Muscle metaboreflex activation during submaximal dynamic exercise, increases arterial pressure primarily via increases in cardiac output as there is little systemic vasoconstriction. Indeed, in normal animals we have often shown a small, but significant, peripheral vasodilation during metaboreflex activation, which is mediated, at least in part, by release of epinephrine and activation of vascular β2 receptors. We tested whether this vasodilation is in part due to increased release of nitric oxide caused by the rise in cardiac output eliciting endothelium-dependent flow-mediated vasodilation. The muscle metaboreflex was activated via graded reductions in hindlimb blood flow during mild exercise with and without nitric oxide synthesis blockade (L-nitroarginine methyl ester (L-name); 5mg/kg). We assessed the role of increased cardiac output in mediating peripheral vasodilation via the slope of the relationship between the rise in non-ischemic vascular conductance (conductance of all vascular beds excluding hindlimbs) vs. the rise in cardiac output. L-name increased mean arterial pressure at rest and during exercise. The metaboreflex-induced increases in mean arterial pressure were unaltered by L-name; whereas, the increases in cardiac output and non-ischemic vascular conductance were attenuated. However, the slope of the relationship between non-ischemic vascular conductance and cardiac output was not affected by L-name indicating that the rise in cardiac output did not elicit vasodilation via increased release of nitric oxide. Thus, although nitric oxide is intrinsic to the vascular tonus, endothelial-dependent flow-mediated vasodilation plays little role in the small peripheral vasodilation observed during muscle metaboreflex activation.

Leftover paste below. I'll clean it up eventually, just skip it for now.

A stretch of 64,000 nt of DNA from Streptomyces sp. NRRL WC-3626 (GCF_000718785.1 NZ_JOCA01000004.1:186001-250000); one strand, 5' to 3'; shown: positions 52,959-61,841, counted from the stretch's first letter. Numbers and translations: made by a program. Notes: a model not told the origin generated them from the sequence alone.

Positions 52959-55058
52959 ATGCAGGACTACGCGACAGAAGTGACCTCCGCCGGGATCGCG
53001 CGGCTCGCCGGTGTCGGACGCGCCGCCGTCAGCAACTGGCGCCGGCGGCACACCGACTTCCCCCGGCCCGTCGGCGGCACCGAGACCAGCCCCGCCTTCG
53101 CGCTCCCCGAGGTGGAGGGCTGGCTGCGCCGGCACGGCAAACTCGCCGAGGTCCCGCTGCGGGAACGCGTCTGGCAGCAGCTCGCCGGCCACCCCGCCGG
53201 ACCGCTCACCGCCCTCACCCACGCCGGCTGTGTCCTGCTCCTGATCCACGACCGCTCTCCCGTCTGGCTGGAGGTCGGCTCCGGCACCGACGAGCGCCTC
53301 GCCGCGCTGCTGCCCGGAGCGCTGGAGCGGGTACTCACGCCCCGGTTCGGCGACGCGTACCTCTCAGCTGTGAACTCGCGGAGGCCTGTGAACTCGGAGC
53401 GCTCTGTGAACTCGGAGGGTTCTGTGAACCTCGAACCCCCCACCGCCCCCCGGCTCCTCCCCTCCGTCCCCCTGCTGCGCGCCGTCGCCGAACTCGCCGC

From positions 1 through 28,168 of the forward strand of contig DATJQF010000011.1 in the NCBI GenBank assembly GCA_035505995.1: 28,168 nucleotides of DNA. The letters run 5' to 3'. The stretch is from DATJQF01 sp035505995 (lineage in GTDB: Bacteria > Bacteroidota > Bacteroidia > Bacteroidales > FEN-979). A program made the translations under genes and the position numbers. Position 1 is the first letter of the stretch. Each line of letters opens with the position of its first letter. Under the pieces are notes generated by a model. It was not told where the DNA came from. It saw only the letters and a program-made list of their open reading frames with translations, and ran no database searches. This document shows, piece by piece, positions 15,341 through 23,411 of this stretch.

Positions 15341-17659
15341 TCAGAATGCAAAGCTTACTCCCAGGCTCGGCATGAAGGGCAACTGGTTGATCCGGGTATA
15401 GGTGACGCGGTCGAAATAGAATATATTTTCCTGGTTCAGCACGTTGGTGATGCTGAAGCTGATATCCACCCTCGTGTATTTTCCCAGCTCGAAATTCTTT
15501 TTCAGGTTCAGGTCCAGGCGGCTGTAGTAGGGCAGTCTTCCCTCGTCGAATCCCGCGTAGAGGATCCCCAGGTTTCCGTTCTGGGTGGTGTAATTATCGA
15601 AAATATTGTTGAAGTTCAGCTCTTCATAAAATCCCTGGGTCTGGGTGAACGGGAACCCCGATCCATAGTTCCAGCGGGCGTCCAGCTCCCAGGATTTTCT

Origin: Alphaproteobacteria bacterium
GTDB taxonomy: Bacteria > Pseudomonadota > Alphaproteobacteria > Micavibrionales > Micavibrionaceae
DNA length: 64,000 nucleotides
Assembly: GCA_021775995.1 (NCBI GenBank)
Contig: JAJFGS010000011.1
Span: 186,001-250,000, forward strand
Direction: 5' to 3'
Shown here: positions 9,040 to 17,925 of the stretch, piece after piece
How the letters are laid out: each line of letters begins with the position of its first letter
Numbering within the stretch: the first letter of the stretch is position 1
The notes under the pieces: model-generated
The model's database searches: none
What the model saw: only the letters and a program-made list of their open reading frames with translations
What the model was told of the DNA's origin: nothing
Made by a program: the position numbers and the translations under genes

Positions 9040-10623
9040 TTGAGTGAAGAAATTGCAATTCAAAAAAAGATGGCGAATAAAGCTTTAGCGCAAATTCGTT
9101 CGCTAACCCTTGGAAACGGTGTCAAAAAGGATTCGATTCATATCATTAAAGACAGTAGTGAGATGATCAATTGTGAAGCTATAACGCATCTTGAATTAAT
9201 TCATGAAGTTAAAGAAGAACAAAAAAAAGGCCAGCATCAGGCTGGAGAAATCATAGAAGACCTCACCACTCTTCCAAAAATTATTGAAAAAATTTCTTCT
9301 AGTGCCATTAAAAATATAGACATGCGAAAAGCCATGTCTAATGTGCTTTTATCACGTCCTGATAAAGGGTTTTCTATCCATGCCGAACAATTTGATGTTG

- nitric oxide
- exercise pressor reflex
- non-ischemic vasculature
- Copyright © 2017, American Journal of Physiology-Regulatory, Integrative and Comparative Physiology